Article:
Monthly Archives: August 2015

“Mathiness” vs. the Logic of Action

Mathematical economics is fraying at both ends. Critics of the over-mathematization of economics keep chipping away at the spurious correlations and the theoretical equations that are either too simple or too complicated. At the other end, notable mainstream economists like Paul Romer see fundamental problems in the way economics is done today.

His paper on “Mathiness” was picked up by the Wall Street Journal. “Mathiness” is “the use of mathematics to persuade or mislead rather than to clarify,” and is ubiquitous in the economics profession these days.

Unfortunately, Romer’s conclusion in his paper offers a non-solution:

[back in the good ol’ days] Not universally, but much more so than today, when economic theorists used math to explore abstractions, it was a point of pride to do so with clarity, precision, and rigor. Then too, a faction like Robinson’s [politically motivated] that risked losing a battle might resort to mathiness as a last-ditch defense, but doing so carried a risk. Reputations suffered.

So all the profession needs to do to get over this destructive love affair with mathiness is a fresh injection of “clarity, precision, and rigor.” This is like telling a group of criminal graffiti artists to use stencils when they’re defacing buildings.

The real problem is much deeper than Romer realizes. Economics is the science of human action. It deals with motivated human choice. As such, there are no strict quantitative relationships like the ones in the hard sciences. Objects don’t choose to fall at a certain speed, or choose to react to other objects in certain ways. Humans choose. Our choices are based on preferences which change unpredictably in an infinite number of ways over equally unpredictable and infinite varieties of circumstances.

The details of human action are unpredictable and not conducive to strict quantitative rules, but the logic of action provides a rich framework for doing economics.


1 Comment

Filed under economics

Wednesday Doom Parade

Today’s Mises Daily suggests we’re at a tipping point. 

David Stockman predicts and “epochal deflation” in a recent interview at CNBC.

The WSJ also points to China and commodity markets as cause for concern.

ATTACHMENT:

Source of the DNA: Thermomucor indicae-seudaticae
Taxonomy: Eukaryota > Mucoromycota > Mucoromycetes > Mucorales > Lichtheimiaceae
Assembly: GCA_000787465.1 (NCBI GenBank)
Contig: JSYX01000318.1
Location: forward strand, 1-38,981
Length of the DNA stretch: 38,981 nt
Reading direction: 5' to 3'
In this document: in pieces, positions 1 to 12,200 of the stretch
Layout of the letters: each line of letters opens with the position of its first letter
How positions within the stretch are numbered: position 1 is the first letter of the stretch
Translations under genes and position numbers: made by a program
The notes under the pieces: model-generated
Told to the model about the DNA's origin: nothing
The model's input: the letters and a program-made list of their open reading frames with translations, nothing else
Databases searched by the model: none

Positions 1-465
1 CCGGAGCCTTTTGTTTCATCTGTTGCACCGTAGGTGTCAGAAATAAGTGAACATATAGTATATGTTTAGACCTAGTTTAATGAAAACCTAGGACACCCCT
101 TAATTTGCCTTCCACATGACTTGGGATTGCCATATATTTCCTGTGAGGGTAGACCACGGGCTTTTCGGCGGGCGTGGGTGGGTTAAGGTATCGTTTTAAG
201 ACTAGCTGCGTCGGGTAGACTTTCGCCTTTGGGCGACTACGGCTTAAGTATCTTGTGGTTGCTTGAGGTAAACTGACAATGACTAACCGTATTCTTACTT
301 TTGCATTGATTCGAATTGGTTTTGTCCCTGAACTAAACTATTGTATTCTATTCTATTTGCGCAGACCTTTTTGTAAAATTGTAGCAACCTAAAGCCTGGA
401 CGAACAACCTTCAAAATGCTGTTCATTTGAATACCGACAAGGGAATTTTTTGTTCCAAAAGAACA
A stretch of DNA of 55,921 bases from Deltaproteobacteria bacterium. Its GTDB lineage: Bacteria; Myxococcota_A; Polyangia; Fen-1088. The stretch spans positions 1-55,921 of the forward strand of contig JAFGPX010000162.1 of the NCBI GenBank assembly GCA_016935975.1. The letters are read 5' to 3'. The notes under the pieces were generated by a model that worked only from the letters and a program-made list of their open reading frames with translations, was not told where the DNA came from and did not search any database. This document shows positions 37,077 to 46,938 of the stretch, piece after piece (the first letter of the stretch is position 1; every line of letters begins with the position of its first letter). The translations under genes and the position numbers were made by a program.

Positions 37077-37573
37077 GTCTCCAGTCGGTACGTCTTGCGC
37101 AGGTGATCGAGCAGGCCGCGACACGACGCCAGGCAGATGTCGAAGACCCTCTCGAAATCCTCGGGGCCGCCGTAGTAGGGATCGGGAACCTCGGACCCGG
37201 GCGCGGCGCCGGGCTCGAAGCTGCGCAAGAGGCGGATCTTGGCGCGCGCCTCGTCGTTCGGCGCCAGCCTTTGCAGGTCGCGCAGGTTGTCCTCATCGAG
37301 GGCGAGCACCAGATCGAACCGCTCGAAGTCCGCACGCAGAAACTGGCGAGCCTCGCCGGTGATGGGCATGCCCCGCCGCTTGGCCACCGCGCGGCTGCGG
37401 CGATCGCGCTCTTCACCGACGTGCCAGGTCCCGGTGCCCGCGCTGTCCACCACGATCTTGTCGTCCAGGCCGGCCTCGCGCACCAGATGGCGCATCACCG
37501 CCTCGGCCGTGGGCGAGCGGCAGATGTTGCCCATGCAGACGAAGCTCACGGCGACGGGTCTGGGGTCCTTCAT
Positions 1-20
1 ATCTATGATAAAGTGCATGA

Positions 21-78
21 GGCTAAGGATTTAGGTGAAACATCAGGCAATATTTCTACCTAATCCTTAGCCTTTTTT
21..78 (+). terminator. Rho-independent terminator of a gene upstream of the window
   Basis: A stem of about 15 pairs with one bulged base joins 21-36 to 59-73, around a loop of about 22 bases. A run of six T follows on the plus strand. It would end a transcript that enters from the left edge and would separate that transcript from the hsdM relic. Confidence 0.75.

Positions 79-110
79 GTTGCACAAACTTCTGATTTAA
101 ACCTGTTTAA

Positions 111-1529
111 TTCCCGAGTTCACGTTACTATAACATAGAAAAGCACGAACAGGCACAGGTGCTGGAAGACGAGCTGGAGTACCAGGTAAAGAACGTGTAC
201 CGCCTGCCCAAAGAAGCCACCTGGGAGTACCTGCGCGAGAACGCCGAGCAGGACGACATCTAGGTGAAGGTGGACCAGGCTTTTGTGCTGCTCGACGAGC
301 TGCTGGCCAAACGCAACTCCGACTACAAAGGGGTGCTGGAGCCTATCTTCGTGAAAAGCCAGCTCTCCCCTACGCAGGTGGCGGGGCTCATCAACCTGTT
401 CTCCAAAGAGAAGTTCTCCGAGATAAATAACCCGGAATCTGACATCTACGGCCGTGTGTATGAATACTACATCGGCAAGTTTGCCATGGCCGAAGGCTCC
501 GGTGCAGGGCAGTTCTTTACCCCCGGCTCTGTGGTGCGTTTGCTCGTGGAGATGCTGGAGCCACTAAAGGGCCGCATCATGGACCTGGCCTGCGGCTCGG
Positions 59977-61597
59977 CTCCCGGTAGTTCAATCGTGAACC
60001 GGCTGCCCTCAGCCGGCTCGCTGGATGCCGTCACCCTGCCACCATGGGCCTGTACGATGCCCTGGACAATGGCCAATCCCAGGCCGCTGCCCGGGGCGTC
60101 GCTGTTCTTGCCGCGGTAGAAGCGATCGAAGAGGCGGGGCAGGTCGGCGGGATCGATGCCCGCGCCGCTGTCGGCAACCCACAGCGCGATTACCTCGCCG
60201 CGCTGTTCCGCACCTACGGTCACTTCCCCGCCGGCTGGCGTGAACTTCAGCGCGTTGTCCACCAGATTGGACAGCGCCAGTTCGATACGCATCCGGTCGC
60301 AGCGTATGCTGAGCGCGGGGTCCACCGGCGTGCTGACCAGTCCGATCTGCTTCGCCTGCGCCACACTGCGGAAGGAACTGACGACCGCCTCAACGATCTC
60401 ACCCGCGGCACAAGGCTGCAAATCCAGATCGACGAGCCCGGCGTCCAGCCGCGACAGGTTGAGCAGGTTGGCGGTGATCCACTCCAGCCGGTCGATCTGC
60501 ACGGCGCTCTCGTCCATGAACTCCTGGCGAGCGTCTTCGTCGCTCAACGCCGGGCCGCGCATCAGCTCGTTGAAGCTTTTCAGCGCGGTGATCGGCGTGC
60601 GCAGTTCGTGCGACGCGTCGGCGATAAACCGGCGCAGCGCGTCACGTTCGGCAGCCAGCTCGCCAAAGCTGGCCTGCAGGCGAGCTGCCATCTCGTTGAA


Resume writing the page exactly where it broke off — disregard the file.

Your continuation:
Leave a comment

Filed under links

The N.S.P.H.H.B.O.P., the market, and the “Beepocalypse”

The number of honey-producing bee colonies is higher than it has been in 20 years, according to the newest USDA data. After consistent decline from the late 1980s to the early 2000s, there has been a recent rise in the number of colonies due to federal regulations promoting bee health—scratch that—beekeepers responding to changing prices of honey, bees, and beekeeping equipment.

The first-of-its-kind “National Strategy to Promote the Health of Honey Bees and Other Pollinators” was only introduced by the Executive Branch this year, after the recent bee population increase, and will probably try to steal credit from the market naturally working toward an increased bee population in the years to come.

The Washington Post article reports that the price of honey has just about doubled over the course of 2006-2014, and so have the fees beekeepers charge to farmers for bringing their colonies to pollinate fruit, nut, and veggie crops.

These increasing prices for beekeeping outputs make the purchase of beekeeping inputs a more profitable investment. Beekeeping inputs include bees, which mean more colonies are created and maintained by beekeepers.

Consumer demand drives the price of honey, which makes honey production profitable, which increases the demand for the factors of production specific to honey production. Voilà, more bees.

Also, consumer demand drives the price of food, including fruits, nuts, and veggies, which makes farming profitable, which increases the demand for pollinating services, which increases the profitability of beekeeping, which increases the demand for the factors of production specific to beekeeping, like bees.

Contrast these natural, fine-tuned, and self-regulating market mechanisms (profit/loss, imputation, supply and demand) to a few of the proposed actions from the N.S.P.H.H.B.O.P., below:

Screen Shot 2015-08-07 at 3.25.30 PM

Leave a comment

Filed under economics